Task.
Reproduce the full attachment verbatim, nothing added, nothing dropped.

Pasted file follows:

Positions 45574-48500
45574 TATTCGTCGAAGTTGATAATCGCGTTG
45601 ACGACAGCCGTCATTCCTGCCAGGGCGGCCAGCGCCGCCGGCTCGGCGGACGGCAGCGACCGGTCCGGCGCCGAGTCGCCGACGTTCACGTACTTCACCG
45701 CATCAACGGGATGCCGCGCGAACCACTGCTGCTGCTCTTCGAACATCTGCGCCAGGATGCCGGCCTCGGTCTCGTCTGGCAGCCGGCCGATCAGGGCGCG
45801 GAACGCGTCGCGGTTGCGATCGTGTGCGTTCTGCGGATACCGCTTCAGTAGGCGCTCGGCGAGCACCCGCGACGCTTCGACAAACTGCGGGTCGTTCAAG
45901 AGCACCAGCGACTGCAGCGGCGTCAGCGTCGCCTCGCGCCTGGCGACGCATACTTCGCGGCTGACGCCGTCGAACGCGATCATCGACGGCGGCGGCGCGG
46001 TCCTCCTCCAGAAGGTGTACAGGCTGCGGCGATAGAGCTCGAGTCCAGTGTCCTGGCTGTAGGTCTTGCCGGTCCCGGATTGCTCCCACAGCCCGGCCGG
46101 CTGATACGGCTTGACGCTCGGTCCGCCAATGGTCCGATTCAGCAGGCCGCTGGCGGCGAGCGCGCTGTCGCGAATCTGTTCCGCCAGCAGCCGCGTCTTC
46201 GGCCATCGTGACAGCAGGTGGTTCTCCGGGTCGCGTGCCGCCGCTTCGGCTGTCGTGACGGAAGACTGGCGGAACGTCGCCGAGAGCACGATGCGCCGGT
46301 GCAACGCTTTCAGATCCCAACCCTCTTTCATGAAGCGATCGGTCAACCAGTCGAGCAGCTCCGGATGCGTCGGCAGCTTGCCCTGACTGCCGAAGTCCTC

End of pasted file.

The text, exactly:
Positions 45574-48500
45574 TATTCGTCGAAGTTGATAATCGCGTTG
45601 ACGACAGCCGTCATTCCTGCCAGGGCGGCCAGCGCCGCCGGCTCGGCGGACGGCAGCGACCGGTCCGGCGCCGAGTCGCCGACGTTCACGTACTTCACCG
45701 CATCAACGGGATGCCGCGCGAACCACTGCTGCTGCTCTTCGAACATCTGCGCCAGGATGCCGGCCTCGGTCTCGTCTGGCAGCCGGCCGATCAGGGCGCG
45801 GAACGCGTCGCGGTTGCGATCGTGTGCGTTCTGCGGATACCGCTTCAGTAGGCGCTCGGCGAGCACCCGCGACGCTTCGACAAACTGCGGGTCGTTCAAG
45901 AGCACCAGCGACTGCAGCGGCGTCAGCGTCGCCTCGCGCCTGGCGACGCATACTTCGCGGCTGACGCCGTCGAACGCGATCATCGACGGCGGCGGCGCGG
46001 TCCTCCTCCAGAAGGTGTACAGGCTGCGGCGATAGAGCTCGAGTCCAGTGTCCTGGCTGTAGGTCTTGCCGGTCCCGGATTGCTCCCACAGCCCGGCCGG
46101 CTGATACGGCTTGACGCTCGGTCCGCCAATGGTCCGATTCAGCAGGCCGCTGGCGGCGAGCGCGCTGTCGCGAATCTGTTCCGCCAGCAGCCGCGTCTTC
46201 GGCCATCGTGACAGCAGGTGGTTCTCCGGGTCGCGTGCCGCCGCTTCGGCTGTCGTGACGGAAGACTGGCGGAACGTCGCCGAGAGCACGATGCGCCGGT
46301 GCAACGCTTTCAGATCCCAACCCTCTTTCATGAAGCGATCGGTCAACCAGTCGAGCAGCTCCGGATGCGTCGGCAGCTTGCCCTGACTGCCGAAGTCCTC